In addition to working on HealthCheck, I contributed to the quality assurance process for some project deliverables. I learned QA practices and tested several client sites to ensure they function correctly on various devices and browsers. After passing a list of test cases, the site can go live. Taking on QA was a big step for me because I actually executed on client-facing work.

The summer was filled with challenges I enjoyed overcoming. Through the process of working through difficult tasks, I started to see significant improvement in my development skills, particularly with how I structure and integrate code. As a Summer Hire at SD, I’ve truly grown and contributed my knowledge to the company. By working on my particular assignments, I gained an understanding of who a back-end developer is, which is awareness I expect to carry into my future career.

Written By: Toni Giacchi

Gitting My Act Together

At Something Digital, my job is to expand an internal tool designed to keep my coworkers organized, alleviate tedious tasks, and improve the overall workflow. The tool was created by Something Digital’s Front End Lead, Nadav Speigelman, who has also been a fantastic mentor, helping me along every step of the way. The project is a JavaScript app built using the React framework coupled with the memory-managing JS library, Redux. It uses Google’s platform Firebase for database storage and user authentication and connects to ConnectWise’s API to read and write information to project workplans. Though there was a lot of development work to learn, my largest takeaway from working at Something Digital would be my improvement in organization and decision making.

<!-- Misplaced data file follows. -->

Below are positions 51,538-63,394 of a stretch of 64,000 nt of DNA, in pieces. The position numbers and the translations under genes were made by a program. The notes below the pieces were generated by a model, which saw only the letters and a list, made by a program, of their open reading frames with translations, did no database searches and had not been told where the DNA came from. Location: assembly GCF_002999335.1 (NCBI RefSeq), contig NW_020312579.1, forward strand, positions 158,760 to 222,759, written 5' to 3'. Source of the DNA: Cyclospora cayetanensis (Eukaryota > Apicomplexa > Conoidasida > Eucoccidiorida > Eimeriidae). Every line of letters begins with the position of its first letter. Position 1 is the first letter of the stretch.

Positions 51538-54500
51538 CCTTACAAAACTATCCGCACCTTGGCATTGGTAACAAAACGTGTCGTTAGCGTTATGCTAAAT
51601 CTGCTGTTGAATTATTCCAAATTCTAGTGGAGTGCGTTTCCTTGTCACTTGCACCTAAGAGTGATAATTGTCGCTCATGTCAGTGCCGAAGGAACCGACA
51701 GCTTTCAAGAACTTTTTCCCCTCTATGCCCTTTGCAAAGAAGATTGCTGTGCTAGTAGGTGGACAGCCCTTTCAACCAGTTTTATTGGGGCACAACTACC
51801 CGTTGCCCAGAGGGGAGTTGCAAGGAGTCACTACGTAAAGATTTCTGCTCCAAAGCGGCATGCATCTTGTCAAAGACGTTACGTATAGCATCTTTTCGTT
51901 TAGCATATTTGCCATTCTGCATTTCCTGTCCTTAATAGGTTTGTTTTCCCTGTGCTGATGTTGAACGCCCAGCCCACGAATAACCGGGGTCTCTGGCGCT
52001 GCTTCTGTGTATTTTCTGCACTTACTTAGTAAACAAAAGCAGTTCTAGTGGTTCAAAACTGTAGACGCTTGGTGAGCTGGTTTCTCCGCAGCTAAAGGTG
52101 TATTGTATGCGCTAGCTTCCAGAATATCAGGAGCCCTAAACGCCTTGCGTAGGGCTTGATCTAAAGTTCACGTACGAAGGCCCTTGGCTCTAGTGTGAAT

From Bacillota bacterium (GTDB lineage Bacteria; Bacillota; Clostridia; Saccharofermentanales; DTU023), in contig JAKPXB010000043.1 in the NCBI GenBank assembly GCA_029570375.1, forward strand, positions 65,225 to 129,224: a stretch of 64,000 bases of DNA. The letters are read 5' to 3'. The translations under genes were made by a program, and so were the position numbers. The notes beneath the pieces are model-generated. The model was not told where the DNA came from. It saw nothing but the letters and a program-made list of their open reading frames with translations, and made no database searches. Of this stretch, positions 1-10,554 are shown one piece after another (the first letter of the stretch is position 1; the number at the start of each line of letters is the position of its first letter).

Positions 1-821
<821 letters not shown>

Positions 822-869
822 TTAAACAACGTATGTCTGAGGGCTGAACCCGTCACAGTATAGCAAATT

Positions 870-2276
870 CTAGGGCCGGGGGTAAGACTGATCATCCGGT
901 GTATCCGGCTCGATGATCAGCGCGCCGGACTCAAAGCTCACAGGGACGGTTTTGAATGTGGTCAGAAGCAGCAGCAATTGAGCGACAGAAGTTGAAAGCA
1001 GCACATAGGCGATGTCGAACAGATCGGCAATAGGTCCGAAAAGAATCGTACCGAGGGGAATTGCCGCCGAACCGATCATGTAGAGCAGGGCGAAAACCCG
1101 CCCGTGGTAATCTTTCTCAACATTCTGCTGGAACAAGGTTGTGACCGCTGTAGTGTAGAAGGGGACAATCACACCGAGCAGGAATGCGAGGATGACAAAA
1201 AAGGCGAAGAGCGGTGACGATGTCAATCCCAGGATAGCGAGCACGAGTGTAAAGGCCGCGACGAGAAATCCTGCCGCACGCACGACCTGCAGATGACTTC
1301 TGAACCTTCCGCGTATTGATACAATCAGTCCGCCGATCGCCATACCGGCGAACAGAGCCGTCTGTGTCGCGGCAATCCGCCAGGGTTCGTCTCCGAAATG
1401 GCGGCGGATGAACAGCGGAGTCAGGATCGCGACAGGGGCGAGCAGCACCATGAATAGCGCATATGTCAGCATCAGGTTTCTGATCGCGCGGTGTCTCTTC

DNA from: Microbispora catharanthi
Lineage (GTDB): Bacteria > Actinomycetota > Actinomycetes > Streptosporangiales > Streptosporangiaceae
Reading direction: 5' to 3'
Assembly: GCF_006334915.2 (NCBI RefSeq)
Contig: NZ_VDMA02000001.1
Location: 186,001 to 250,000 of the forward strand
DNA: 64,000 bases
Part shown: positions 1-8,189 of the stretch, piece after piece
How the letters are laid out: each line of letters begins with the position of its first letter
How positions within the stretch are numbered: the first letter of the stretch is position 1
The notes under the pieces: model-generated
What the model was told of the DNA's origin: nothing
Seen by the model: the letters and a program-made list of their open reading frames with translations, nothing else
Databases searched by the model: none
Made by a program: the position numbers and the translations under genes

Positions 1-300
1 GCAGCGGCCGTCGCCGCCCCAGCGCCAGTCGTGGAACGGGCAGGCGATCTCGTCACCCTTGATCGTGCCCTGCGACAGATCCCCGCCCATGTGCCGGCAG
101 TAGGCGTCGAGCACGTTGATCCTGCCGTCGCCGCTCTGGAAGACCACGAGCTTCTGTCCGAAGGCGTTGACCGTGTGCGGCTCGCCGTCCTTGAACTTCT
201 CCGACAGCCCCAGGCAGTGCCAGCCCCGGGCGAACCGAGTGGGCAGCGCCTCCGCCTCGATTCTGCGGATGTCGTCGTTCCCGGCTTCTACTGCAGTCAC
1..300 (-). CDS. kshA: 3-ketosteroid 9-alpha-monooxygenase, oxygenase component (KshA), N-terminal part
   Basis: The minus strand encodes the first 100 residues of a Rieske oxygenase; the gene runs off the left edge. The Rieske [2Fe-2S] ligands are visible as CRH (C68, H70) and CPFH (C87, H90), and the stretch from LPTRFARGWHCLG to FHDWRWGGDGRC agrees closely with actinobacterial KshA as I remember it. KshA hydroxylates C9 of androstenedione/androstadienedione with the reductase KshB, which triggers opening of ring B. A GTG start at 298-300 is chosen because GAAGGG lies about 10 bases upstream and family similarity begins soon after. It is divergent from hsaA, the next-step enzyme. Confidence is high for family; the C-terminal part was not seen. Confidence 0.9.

When it comes to new organizational skills, most college students think about having to fix their life around their new work schedule but working at SD taught me how to track time better. Every task we perform, big or small, gets logged. As a multitasker, it sounded daunting at first, but I quickly came to realize the benefits of time tracking. Explaining each task in writing, helps solidify my personal understanding of the task and creates clear checkpoints for next steps. Furthermore, seeing exactly how long tasks require gives me perspective on my on my own abilities. As time logs gradually became shorter as I repeat similar tasks, I appreciated having a visual display of my growth as a developer.

Similarly, I improved my decision-making skills. During the development of the internal tool, I attempted to incorporate an external library, but ran into issues when integrating with my existing code. With Nadav away on business, I had to address the issue on my own. After an hour of attempting with a preexisting solution, I determined it would be more efficient to build my own. My solution took an hour to write and another to implement, significantly less time than originally expected.

Working at SD taught me more than the technical skills required to be a developer. I learned to better track my time, increasing my productivity in each task. I gained intuition in decision-making, enabling me to identify workflow issues and handle accordingly. These are skills a developer can only gain from being a part of an organized team in a professional setting.

Written By: Jayson DeMarchi